We’ve reached the point of the NHL season where some players are about to have a terrible, awful epiphany: “Oh crap. We suck, don’t we?” I’m not sure that any NHL team is quite there yet (maybe the Flames?), but you rarely make the switch overnight. Suspicions slowly start to grow until one day, it happens. “Oh #$%&.”

I was kicking this around in my head after getting the following two tweets:

For starters: I would say players have a pretty good idea, plus-or-minus a few spots where their team is at heading into the season. “We’re going to be a bubble team,” “We have a legit shot to win the conference,” “We’re going to have to be our best every night if we want to be anything other than awful.” The last one basically equals “I’m aware we’re awful.

But as the schedule moves along and your record takes shape and you consider how you think your team has played, that’s when it hits most guys. “Dammit, we’ve played well and we’re still only .500. We’re in trouble.”

To answer the second question I can definitively say at this point that no, neither the Leafs or Wild know their teams are going to miss playoffs. They may be in the suspicious group, but anyone can win in the NHL on any night, and I’m sure they’re still holding out hope for a few game run. It’s when it’s too late for that run to even matter that you lick the stamp and mail it in.

When you finally accept that your team isn’t going to see the post-season, a snowball of negativity takes out the last leg your garbage team is standing on, and what looks like tanking begins.

Motivation

What reason does a player on a long-term contract have to put himself on the line (“take the hit to make the play!”) once he realizes his team is gross and the year is a write-off? He doesn’t want to embarrass himself of course, so he’s still going to play hockey, but lay his teeth on the line to block a shot? No sir. That puck is getting through to the net. There’s no reason for a player like that to rush back from injury either, so you end up playing with a bare bones roster.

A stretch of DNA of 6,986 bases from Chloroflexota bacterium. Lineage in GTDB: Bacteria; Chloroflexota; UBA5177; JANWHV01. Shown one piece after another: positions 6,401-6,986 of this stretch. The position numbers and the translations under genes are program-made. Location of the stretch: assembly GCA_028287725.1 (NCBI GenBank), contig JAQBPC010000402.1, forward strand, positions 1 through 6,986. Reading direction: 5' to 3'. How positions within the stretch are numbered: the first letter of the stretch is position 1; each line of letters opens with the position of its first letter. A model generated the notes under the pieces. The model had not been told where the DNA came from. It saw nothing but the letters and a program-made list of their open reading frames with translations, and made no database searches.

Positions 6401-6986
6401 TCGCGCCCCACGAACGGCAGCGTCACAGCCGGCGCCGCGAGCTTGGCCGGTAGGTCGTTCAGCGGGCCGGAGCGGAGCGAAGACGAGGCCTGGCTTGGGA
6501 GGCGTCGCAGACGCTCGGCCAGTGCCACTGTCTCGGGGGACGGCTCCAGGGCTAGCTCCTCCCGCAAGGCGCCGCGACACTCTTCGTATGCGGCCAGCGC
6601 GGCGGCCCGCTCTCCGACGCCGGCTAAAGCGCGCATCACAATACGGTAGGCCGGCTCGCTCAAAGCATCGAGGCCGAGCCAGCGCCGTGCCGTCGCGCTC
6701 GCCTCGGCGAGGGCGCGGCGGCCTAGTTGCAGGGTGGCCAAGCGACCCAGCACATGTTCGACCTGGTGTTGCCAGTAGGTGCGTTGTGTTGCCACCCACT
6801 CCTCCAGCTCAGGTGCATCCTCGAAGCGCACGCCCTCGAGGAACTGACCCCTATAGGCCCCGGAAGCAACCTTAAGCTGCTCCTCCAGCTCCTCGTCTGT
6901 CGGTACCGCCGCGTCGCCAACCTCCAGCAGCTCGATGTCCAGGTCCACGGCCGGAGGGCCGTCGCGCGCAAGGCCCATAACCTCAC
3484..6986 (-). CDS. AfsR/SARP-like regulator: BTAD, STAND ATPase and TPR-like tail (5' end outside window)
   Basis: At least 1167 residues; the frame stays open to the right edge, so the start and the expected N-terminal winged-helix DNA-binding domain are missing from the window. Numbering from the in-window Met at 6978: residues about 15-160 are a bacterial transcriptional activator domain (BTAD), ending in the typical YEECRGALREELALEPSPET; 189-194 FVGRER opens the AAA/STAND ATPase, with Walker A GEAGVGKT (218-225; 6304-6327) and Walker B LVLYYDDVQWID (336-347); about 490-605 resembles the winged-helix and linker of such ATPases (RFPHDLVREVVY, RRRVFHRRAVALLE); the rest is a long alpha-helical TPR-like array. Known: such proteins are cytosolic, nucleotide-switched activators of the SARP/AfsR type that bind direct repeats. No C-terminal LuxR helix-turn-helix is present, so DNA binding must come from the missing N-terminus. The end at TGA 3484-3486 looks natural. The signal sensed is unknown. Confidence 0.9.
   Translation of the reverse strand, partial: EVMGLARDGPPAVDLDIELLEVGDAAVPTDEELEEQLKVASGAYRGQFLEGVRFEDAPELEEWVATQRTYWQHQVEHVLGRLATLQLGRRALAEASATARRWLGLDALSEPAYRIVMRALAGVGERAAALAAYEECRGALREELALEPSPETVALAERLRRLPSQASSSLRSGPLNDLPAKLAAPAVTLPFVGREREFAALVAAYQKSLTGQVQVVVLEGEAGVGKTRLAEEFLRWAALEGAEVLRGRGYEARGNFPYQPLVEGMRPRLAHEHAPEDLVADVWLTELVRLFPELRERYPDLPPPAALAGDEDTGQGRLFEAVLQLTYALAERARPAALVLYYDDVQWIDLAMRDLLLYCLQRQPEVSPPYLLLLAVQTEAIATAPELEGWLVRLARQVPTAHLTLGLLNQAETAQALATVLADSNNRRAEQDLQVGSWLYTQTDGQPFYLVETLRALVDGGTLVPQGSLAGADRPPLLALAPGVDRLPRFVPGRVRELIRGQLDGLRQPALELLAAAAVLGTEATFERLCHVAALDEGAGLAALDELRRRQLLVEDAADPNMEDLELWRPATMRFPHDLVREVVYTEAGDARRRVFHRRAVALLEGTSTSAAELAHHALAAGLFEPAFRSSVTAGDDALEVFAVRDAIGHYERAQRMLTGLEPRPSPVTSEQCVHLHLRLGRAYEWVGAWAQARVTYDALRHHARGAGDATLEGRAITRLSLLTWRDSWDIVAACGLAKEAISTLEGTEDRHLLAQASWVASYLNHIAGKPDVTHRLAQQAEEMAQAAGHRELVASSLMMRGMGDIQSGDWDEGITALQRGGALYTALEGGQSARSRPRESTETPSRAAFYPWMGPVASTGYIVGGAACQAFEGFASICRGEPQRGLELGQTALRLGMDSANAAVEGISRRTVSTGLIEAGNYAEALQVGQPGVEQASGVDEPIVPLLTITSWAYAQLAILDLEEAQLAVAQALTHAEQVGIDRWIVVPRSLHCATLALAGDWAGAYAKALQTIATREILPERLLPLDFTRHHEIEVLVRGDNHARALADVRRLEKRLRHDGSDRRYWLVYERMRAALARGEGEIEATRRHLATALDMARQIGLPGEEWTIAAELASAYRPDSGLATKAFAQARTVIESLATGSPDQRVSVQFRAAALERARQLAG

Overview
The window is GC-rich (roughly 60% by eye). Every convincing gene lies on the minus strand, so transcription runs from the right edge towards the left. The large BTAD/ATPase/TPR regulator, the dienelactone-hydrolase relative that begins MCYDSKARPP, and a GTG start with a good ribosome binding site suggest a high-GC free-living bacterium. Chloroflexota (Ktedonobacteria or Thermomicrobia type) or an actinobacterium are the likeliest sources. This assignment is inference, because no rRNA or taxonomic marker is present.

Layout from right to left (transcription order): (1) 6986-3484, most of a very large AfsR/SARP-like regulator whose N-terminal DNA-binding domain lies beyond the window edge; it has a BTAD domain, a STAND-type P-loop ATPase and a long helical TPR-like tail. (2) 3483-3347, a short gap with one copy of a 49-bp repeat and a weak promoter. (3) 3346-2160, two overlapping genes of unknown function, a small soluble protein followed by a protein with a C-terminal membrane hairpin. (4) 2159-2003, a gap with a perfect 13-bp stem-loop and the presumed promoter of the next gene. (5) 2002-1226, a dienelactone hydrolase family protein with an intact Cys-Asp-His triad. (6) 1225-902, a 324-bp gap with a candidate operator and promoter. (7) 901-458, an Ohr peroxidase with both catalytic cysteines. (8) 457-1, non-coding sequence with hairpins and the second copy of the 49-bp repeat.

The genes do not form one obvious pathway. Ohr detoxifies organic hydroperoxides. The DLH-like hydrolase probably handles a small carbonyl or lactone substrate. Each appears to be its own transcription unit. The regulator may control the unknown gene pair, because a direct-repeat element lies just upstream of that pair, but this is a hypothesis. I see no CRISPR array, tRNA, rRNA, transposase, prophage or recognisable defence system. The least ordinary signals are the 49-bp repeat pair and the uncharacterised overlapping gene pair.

And what reason does a player with an expiring contract have to put the team before himself? Guys may start keeping the puck instead of passing, taking long long shifts, or simply carrying the puck instead of dumping it in when a forecheck could easily be established. It’s an unhealthy environment when players are solely doing things to up their own stock, as opposed to helping the team win.

What reason does anyone have to do anything other than improve their personal lot on the team once hope is lost? Really, the only other goal is to avoid total embarrassment as a team (pride, etc, etc), get some more ice time, and win because it makes practice more fun the next day. It’s every man for himself, Lord of the Flies-style.

Once you realize you’re on a garbage team, the selfishness and negativity only drags your team father down.

Because of that reality, coaches logically try to fight the idea that you’re a bad team and things are heading downhill. They’ll tell you you’ve been ripped off by the refs, you haven’t got the bounces, and you just have to buy in for the team to have success. But when you get to where we’re at right now, with 20-25% of the games already in the books, you can feel it slipping away, as can coaches with their jobs.

Some teams have bad starts and recover. Others have bad starts, lose a couple more and switch out of team mode. We’re right around that point now, where teams who got off to rough starts need to get some wins in the bank, or players will come to the conclusion that hope is lost, and the season’s as good as over. That’s the mid-season fight.

No pressure or anything. Just win soon or write the year off. The mind is a funny thing.

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More on this in today’s podcast.